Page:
Kumu Networks Reveals First Analog Finite Impulse Response Filter on a Chip
The KU1500 is designed to allow radios to send and receive signals at the same time on the same or adjacent channels.
Kumu Networks has announced KU1500, a completely analog IC said to be the first analog finite impulse response (FIR) filter on a chip.
The KU1500. Screen capture used courtesy of Kumu Networks
Kumu Networks claims that the IC eliminates the unavoidable latency introduced by digital filtering: as such, it cancels the time to convert the analog signal to digital, perform filtering, and reconvert the result to analog.
Kumu Networks claims that its self-interference cancellation technology, which this new IC facilitates, makes it possible "to transform a half-duplex radio into a full-duplex radio operating in the same spectrum with twice the throughput."
KU1500, combined with other Kumu Networks technology, is said to allow radios to "talk" and "listen" on the same channel at the same time. Image used courtesy of Kumu Networks
While half-duplex radios refer to devices like walkie-talkies that only allows one user to speak at a time, a full-duplex radio refers to communication in which both parties can both speak and listen at the same time (for example, telephone correspondence).
Radio communications require two frequency bands: one for the first transceiver’s transmitter to address the other’s receiver; the other for the second transceiver’s transmitter to address its target’s receiver. However, because transmitters emit slightly beyond their designated bands, filtering is necessary.
Usually, a guard band is necessary to separate the transmitter and the receiver. Self-interference cancellation is said to eliminate the need for guard bands and filters. Screen capture used courtesy of Kumu Networks
Even with filtering, a guard band must exist between the two frequency bands for separation. Because of the growing population of radio devices, the spectrum is becoming increasingly scarce.
Self-interference Cancellation Technology
Analog self-interference technology eliminates the need for digital filters as well as guard bands. Kumu Networks' cancellation technology, as implemented in the KU1500, is software-generated. Unlike digital filters, the KU1500 can immediately adjust its range to follow as the transmit/receive frequency channels change.
Kumu Networks claims that its technology cancels out the main signal that overloads the receiver’s front end and the noise that leaks into the receive channel. Image from Kumu Networks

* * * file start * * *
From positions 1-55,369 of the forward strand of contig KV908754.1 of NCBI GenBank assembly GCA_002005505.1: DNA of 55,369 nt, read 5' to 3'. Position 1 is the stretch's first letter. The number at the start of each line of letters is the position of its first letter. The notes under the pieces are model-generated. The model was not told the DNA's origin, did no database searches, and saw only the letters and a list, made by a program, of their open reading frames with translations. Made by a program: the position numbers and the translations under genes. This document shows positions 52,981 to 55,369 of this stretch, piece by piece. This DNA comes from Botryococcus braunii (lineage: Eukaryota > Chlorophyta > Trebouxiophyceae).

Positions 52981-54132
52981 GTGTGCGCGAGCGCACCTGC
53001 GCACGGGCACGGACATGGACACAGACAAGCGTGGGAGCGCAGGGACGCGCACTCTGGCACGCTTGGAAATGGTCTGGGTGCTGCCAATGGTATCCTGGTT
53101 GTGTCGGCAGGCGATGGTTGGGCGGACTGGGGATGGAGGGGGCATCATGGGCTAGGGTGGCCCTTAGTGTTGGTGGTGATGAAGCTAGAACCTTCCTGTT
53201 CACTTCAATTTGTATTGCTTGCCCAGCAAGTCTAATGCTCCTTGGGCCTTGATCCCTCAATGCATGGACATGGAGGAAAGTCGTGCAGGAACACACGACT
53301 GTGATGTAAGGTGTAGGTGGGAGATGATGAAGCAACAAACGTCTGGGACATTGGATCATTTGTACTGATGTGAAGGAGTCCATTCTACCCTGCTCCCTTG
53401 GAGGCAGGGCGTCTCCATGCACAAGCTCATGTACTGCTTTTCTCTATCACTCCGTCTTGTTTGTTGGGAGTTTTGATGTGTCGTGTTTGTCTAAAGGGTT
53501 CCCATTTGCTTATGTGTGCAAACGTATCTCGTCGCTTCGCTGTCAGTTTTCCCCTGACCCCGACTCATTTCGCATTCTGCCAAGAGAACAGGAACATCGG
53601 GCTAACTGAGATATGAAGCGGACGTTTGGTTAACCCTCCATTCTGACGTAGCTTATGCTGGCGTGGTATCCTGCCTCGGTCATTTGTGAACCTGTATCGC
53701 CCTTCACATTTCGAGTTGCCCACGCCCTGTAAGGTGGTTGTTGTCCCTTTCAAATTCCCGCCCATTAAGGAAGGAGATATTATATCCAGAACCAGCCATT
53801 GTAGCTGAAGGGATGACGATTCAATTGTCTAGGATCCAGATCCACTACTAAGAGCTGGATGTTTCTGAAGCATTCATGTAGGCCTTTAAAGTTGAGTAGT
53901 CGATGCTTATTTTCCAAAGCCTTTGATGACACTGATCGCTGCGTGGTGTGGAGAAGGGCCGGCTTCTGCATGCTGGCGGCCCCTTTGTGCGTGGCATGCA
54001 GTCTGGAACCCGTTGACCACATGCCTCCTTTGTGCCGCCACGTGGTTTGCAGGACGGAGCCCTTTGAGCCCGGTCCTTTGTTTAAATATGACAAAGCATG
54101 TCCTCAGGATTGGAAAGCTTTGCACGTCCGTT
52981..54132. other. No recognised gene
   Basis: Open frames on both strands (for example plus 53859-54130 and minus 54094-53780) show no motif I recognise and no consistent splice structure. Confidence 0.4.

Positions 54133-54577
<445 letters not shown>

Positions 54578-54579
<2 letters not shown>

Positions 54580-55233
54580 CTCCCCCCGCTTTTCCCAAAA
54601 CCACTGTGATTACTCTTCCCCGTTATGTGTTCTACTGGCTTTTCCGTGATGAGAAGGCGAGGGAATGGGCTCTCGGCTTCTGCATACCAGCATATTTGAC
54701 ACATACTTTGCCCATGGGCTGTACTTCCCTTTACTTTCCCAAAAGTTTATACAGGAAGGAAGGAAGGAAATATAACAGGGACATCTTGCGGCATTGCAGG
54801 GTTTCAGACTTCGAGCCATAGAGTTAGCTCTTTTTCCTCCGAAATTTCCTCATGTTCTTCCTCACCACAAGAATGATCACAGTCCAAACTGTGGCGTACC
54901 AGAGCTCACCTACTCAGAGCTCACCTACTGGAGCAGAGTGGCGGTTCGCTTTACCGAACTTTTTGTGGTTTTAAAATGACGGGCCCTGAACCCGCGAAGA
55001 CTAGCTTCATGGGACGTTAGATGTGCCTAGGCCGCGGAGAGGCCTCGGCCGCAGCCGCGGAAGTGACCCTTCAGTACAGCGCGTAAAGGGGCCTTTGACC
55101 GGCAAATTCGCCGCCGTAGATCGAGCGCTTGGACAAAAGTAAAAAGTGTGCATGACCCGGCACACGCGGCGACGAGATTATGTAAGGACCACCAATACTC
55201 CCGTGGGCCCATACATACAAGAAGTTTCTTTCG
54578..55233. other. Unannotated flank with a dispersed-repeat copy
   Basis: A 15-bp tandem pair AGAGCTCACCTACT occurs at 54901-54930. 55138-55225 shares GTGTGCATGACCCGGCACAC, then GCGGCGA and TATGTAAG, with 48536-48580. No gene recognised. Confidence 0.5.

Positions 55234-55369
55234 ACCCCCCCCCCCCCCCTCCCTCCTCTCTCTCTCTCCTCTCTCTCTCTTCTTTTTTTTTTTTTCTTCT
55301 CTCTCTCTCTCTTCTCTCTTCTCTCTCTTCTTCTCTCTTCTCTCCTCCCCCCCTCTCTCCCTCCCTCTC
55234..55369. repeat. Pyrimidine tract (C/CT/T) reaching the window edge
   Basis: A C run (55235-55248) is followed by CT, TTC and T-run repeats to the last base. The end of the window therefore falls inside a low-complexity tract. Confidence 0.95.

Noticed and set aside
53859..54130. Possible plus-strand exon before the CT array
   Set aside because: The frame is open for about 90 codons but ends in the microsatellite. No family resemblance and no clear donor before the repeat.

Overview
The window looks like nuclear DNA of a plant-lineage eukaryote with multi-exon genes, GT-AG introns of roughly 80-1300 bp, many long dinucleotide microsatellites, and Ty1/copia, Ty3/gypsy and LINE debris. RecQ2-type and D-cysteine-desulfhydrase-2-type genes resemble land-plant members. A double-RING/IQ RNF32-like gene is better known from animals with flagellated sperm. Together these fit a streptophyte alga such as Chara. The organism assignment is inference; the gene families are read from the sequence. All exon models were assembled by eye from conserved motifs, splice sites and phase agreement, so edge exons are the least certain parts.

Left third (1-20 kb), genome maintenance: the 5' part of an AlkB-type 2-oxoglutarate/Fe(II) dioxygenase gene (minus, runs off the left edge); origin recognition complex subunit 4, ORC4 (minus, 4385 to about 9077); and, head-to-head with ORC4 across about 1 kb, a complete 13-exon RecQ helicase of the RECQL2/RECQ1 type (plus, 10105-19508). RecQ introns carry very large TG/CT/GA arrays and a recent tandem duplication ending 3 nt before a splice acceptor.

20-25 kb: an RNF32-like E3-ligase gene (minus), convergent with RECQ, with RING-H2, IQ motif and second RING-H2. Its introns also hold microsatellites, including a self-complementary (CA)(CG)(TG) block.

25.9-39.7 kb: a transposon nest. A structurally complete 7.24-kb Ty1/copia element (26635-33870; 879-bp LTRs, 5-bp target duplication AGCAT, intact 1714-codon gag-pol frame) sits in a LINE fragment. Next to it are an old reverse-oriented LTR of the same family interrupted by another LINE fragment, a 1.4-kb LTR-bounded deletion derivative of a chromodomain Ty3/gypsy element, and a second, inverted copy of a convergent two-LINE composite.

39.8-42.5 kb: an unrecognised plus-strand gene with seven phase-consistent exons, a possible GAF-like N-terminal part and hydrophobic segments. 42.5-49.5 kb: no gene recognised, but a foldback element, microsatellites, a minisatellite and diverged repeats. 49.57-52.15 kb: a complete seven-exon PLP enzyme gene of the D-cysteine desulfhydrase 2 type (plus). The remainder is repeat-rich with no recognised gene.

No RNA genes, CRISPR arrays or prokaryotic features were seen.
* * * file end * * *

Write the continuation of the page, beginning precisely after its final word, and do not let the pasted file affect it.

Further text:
As illustrated above, self-interference cancellation allows Radio 1 to speak to Radio 2, and for Radio 2 to talk to Radio 1 simultaneously. This is possible even with little to no guard band.
More Radios in the Same Space
With Kumu Networks’ technology, Tri-band Wi-Fi routers with dual 5GHz radios, for example, can use any two available channels. Because self-interference cancellation doesn't require a guard band, users don't need to hunt for free channels on opposite ends of the allotted spectrum.
When paired with Kumu Networks tuning logic (for FPGA platforms), the KU1500 acts as a self-interference canceller. Screen capture used courtesy of Kumu Networks
The result is that more radios can operate in the same space. The long stretches of essentially empty spectrum, eaten up by guard bands, are eliminated.
Radios that can transmit and receive at the same time make better use of the shared spectrum. Modalities such as Wi-Fi, LTE-Unlicensed, Bluetooth, Z-wave, and Zigbee, must all coexist in unlicensed portions of the radio spectrum. Accordingly, in some regions of the globe, the use of “listen-before-talk” protocols have been put in place to maintain order.
Kumu Networks' “listen-while-talking” radio devices are designed to share the spectrum more efficiently. Additionally, networks can more effectively collaborate to share an increasingly scarce radio spectrum.
Markets and Applications
The most obvious markets that will benefit from Kumu Networks' self-interference cancellation technology include communications (through mobile networks, Wi-Fi, Bluetooth, cable networks, and LTE and 5G).
In a broad sense, KU1500 will be useful in adaptive filtering, equalization, cancellation, and predictive modeling. This makes it a candidate for use in medical imaging, automotive and industrial sensors, high-end audio, military communication, first responder communication.
Evaluation and Support Tools
Kumu Networks has released the KU1500 evaluation board in an effort to smooth the path toward development.
The KU1500 evaluation board. Image from Kumu Networks
With the evaluation board, the filter can be configured, for example, as a bandpass filter, a band-stop filter, or as a 3-notch filter.
KU1500 FIR filter response examples. Screen capture used courtesy of Kumu Networks
Kumu Networks expresses confidence that the analog finite impulse response filter IC will "empower RF system designers to manage and even eliminate the self-interference produced by local transmitters."
If you've worked with RF systems, what is your experience with self-interference? Share your thoughts in the comments below.